Spending and debt dominate South Dundas debate

South Dundas council candidates (from left) are Phillip Blancher, Marc St. Pierre, Archie Mellan, Robert Gillard, Jim Graham, Bert Geertsma, Jim Mills, Mahlon Locke and Bill Ewing. (Cornwall Newswatch)

MORRISBURG, Ont. – An underlying sense of public frustration percolated through the first South Dundas all-candidates debate here tonight. Roughly 250 people were at the Upper Canada Playhouse to hear those running for council, deputy mayor and mayor.

The nine candidates for council were the first to lay out their platforms and take questions from the audience. Running for three council seats are: Phillip Blancher, Marc St. Pierre, Archie Mellan, Robert Gillard, Jim Graham, Bert Geertsma, Jim Mills, Mahlon Locke and Bill Ewing.

Questions ranged from staffing levels at the municipality and roads to bringing industry to South Dundas and adding more multi-use trails.

“We need better sidewalks in the area and there’s a need for more safe bike lanes,” said incumbent Jim Graham. Political newcomer Marc St. Pierre says the trails enhance the area a great deal but “we need to also enhance the health of the area through doctor recruitment.” Jim Mills suggested the newly-hired recreation director should be having more meetings for community feedback. Phillip Blancher, who coaches youth soccer, says he’s all for bike paths. But longtime politician Robert Gillard didn’t warm to the idea. “We are a municipality of senior citizens.” He said the bike paths are rarely used. “Sometimes I’m the only one using it.”

Asked by an audience member about bringing new industries to South Dundas, Bert Geertsma said the future of Morrisburg looks good for industry but it will be difficult with higher energy prices. Blancher suggested South Dundas was missing the boat on marketing itself to the logistics centers like South Glengarry and Cornwall have done.

One frustrated resident asked how the candidates would control spending after several projects, like the municipal center, went over budget. Incumbents Archie Mellan and Jim Graham were on the defensive. “We try to keep a lid on spending but it happens,” said Mellan. Graham says council does its best. “Has anything come in on budget?,” another citizen quipped. “The Iroquois waste water treatment plan,” Graham answered. Phillip Blancher says some of the municipal financial problems were due to “poor planning.”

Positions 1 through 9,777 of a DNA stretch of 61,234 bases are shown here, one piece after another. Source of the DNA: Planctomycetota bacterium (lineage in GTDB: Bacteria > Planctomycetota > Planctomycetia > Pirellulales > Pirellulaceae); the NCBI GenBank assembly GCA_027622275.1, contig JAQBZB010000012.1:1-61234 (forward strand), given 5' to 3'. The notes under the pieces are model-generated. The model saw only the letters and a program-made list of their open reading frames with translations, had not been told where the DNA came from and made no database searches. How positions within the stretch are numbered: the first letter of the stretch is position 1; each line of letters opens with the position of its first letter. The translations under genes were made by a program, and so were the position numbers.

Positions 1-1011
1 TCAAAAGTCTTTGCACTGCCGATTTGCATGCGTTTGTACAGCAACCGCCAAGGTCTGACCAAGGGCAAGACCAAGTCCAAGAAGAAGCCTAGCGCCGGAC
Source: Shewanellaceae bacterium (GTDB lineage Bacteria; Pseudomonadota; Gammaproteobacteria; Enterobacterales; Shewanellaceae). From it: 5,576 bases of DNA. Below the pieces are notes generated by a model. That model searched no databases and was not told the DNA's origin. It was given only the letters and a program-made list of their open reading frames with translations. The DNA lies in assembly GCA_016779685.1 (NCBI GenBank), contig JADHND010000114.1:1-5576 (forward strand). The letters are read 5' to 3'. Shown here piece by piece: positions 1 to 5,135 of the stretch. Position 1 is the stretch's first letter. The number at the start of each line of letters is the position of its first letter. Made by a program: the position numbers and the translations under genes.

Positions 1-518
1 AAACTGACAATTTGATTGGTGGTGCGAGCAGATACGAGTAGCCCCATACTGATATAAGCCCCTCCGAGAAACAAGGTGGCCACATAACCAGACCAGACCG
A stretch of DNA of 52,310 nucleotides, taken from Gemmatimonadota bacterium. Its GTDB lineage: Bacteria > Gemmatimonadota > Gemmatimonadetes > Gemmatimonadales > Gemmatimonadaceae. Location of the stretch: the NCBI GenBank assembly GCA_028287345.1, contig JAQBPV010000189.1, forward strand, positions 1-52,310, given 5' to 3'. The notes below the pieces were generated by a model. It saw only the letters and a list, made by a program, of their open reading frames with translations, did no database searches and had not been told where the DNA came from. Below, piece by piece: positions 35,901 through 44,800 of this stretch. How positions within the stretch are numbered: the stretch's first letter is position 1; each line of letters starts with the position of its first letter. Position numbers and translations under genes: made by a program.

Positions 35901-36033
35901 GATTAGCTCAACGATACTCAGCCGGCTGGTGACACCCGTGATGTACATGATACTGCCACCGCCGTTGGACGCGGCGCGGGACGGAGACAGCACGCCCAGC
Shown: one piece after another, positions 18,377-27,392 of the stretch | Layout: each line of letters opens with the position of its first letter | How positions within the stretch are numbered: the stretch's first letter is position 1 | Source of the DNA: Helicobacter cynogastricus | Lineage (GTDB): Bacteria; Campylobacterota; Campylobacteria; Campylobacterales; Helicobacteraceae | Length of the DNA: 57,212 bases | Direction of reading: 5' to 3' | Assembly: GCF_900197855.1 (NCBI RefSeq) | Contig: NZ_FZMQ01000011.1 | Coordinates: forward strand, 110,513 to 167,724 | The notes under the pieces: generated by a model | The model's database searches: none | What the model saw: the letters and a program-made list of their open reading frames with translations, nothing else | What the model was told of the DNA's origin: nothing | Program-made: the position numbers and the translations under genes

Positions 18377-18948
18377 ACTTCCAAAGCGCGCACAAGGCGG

The council candidate debate was followed but the candidates for mayor and deputy mayor. Incumbent Mayor Steven Byvelds is running against current councillor Yvonne Delegarde for the top job. Three are running for deputy mayor: Del Jones, Carl McIntryre and incumbent Jim Locke.

South Dundas candidates for deputy mayor are (from left) Carl McIntyre, Del Jones and Jim Locke. (Cornwall Newswatch)
South Dundas candidates for deputy mayor are (from left) Carl McIntyre, Del Jones and Jim Locke. (Cornwall Newswatch)

In his opening statement, McIntyre said “I want to be on council, I need to be on council,” prompting the first question from the audience about his urge to be deputy mayor. The South Dundas Chamber of Commerce president suggested the chamber had been stonewalled by council on meeting over the municipality’s economic development plan. He believes the plan could move forward is he was on the inside. The accusation drew rebuttal from Byvelds saying the municipality has strict rules and is not allowed to meet privately with the chamber.

When asked about bringing a new arena to Morrisburg, incumbent mayor Byvelds said it should be part of a comprehensive recreation plan and the township will need input from the public. McIntyre suggested some land should be traded off to developers in exchange for building an arena. Deputy mayoral candidate Del Jones says a new arena would be good but “we need to get our house in order” financially while Jim Locke was more forward thinking saying the next council could pick a 50 acre site and “get the land for the complex.”

More questions about municipal debt surfaced for the mayor and deputy mayor candidates. “How far is this township in debt?,” one worried woman asked. Byvelds says the only debt the township is servicing is $4 million over 20 years for the municipal center. “We will have to ratchet up the budget to meet those (debt) goals,” he said. Given South Dundas’ borrowing power and low interest rate (3.45%), Del Jones said he wasn’t overly concerned about the debt. But Jones was troubled with the municipality using the top two floors of the municipal building. He suggested some of the space wasn’t needed and could be rented out for more revenue.

South Dundas mayoral candidates Evonne Delegarde and Steven Byvelds listen to a question from the audience. (Cornwall Newswatch)
South Dundas mayoral candidates Evonne Delegarde and Steven Byvelds listen to a question from the audience. (Cornwall Newswatch)

Incumbent mayoral candidate Byvelds also took some heat over the project to rebuild the Lakeshore Drive sewer line. Byvelds admitted there were issues with the project engineer and Cornwall Gravel. “If someone from Cornwall Gravel wants to take me on, go ahead. The road shouldn’t been left the way it was,” he said. If reelected, Byvelds vowed to make construction contracts more strict with end dates and penalties for non-compliance.

The next all-candidates debates in South Dundas will be Oct. 14 at Matilda Hall and Oct. 20 at the Iroquois Civic Center.

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